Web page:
We see our work as a platform to amplify that voice that is often unheard – the voice of young people, particularly young people in the North. We cannot offer solutions, but we can raise awareness of problems and experiences that are directly impacting the young people of today.

Our hope for ‘SHED’ is that the work continues to do that. To share a glimpse into the messy, complicated lives that we all live.

For our audiences to leave taking a part of ‘SHED’ with them, perhaps a familiar story, or one that’s unknown, a moment, a feeling. Something that continues the conversation beyond the theatre doors. 

CM: Can you tell us a bit about the creative process you go through in putting together a show like this? 
AH: It’s a long, difficult but beautiful process that requires the love, passion and commitment of everyone involved.

It begins with an idea, an image, a feeling, a memory, which is taken into the studio with our professional collaborative team of dancers, actors and designers and with our local community. 

Both community and professionals undergo the same creative experiences, the same tasks, the same conversations – sometimes in the same room, sometimes apart.

Then, we – me and Sam – collate all of the information, pull all the moments of desire, the bits that stick and begin to shape a show together. ‘SHED’ in particular was researched and developed, and then piloted over a couple of years before reaching its national tour.

Our next show ‘SUNNY | SIDE’ has taken four and a half years. It requires a lot of patience, a lot of resilience and a lot of belief in yourself and your work that it will all come together and be worth it – it always is!

CM: Can you tell us a bit about Northern Rascals? How did the company come into being and what are its aims and ethos? I loved that when I looked at the website it said ‘Ey’up’.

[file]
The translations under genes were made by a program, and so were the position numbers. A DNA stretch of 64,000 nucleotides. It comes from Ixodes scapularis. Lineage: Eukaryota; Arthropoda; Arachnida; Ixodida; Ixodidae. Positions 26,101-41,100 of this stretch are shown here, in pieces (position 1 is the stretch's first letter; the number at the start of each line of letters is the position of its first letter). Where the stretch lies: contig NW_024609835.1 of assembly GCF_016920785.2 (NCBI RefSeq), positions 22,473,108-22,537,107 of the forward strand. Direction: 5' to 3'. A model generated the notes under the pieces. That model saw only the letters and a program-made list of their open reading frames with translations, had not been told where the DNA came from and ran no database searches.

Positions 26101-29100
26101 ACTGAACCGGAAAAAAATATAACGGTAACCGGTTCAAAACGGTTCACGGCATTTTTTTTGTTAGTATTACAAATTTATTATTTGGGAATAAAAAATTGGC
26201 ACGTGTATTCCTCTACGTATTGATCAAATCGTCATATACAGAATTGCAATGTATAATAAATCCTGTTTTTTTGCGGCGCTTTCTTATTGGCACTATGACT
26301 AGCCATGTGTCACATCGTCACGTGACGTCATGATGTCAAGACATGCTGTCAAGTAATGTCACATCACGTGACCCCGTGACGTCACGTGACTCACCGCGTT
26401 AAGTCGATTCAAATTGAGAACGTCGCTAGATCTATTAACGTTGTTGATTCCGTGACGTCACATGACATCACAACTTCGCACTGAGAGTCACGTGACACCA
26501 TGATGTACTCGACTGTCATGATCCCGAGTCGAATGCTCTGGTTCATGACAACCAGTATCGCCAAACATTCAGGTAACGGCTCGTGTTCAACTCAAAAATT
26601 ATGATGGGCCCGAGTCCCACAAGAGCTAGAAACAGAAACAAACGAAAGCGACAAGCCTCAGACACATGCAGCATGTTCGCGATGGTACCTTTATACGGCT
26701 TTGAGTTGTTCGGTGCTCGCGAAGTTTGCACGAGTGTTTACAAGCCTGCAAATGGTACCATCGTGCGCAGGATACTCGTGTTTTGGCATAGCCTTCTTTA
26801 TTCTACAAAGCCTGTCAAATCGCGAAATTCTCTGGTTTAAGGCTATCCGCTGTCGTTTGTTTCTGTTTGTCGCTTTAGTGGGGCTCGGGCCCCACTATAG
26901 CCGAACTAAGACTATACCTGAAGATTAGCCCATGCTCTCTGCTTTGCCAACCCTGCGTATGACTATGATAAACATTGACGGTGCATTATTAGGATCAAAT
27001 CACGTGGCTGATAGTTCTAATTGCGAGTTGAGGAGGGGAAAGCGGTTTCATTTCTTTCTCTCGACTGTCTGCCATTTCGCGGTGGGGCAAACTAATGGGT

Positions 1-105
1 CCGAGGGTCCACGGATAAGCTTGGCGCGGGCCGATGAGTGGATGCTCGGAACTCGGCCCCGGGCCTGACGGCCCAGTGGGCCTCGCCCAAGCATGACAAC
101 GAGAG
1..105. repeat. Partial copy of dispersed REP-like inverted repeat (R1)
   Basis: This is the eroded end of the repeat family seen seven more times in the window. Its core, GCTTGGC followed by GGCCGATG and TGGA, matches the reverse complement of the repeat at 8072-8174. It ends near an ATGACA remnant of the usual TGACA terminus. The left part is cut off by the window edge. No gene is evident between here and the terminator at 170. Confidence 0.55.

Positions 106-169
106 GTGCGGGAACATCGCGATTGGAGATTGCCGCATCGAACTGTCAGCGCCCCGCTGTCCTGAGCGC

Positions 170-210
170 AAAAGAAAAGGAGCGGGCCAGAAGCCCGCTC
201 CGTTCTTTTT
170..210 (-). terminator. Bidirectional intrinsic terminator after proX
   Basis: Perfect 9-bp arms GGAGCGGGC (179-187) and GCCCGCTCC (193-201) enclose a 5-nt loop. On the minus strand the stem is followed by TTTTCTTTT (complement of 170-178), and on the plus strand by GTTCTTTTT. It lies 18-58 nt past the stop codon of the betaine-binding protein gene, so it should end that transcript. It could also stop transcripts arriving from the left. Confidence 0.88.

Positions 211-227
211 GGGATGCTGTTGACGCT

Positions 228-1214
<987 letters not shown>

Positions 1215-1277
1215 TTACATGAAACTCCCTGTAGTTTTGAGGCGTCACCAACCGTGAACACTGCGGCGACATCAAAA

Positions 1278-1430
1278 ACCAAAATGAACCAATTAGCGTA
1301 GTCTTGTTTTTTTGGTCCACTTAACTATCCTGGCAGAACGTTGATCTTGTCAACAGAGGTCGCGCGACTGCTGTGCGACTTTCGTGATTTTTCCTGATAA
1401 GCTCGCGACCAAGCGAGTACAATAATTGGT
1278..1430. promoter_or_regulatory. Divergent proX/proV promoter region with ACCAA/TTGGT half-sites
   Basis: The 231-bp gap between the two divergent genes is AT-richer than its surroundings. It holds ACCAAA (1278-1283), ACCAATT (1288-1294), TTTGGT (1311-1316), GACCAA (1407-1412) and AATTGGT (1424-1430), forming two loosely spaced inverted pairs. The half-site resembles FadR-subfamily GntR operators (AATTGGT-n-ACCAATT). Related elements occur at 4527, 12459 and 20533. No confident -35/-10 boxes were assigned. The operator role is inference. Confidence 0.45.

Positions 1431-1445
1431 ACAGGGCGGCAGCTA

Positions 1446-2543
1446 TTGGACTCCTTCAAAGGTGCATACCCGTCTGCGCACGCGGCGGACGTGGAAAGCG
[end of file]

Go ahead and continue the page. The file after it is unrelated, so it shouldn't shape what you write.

AH: Post graduation from Northern School Of Contemporary Dance, Sam and I decided to apply for a small commission from the Brewery Arts Centre in Kendal under the name of Northern Rascals.

Until then, it was just a dream made up on late student nights, spent drawing logos and names on scrap paper in our favourite pizza bar. Northern Rascals, Northern Monkey, Northern Collective etc…

The moment we got that commission and we were in front of the audience and we got the applause and the feedback, we just knew… this was it, what we were meant to do. From them, our success snowballed with ACE funding and commissions from numerous institutions.

Soon, we were back leading workshops at the place we’d graduated from, receiving funding as choreographers from the places we’d been rejected from as students and dancers, gaining respect and conversations from people that previously hadn’t given us a second glance. It’s been a wild, surreal ride.

We knew that – from being performers and having the perspective of being young in the industry – that we had the potential to rewrite the narrative that we knew too well, and that became the ethos of our company.

To lead with kindness, to create safe supportive spaces that celebrate rather than reject. To instil an environment that allows the individual – whether professional or student or audience member – to feel taken care of, so that they in return can lay down their guard and reveal what makes our work special – the ability to just be human. 

CM: Can you tell us a bit about yourself? What drew you to an arts career? What did you do to get it started?
AH: I grew up in a barn on the hills above Hebden Bridge – a small Northern rain-soaked paradise for those who aren’t familiar with ‘Happy Valley’.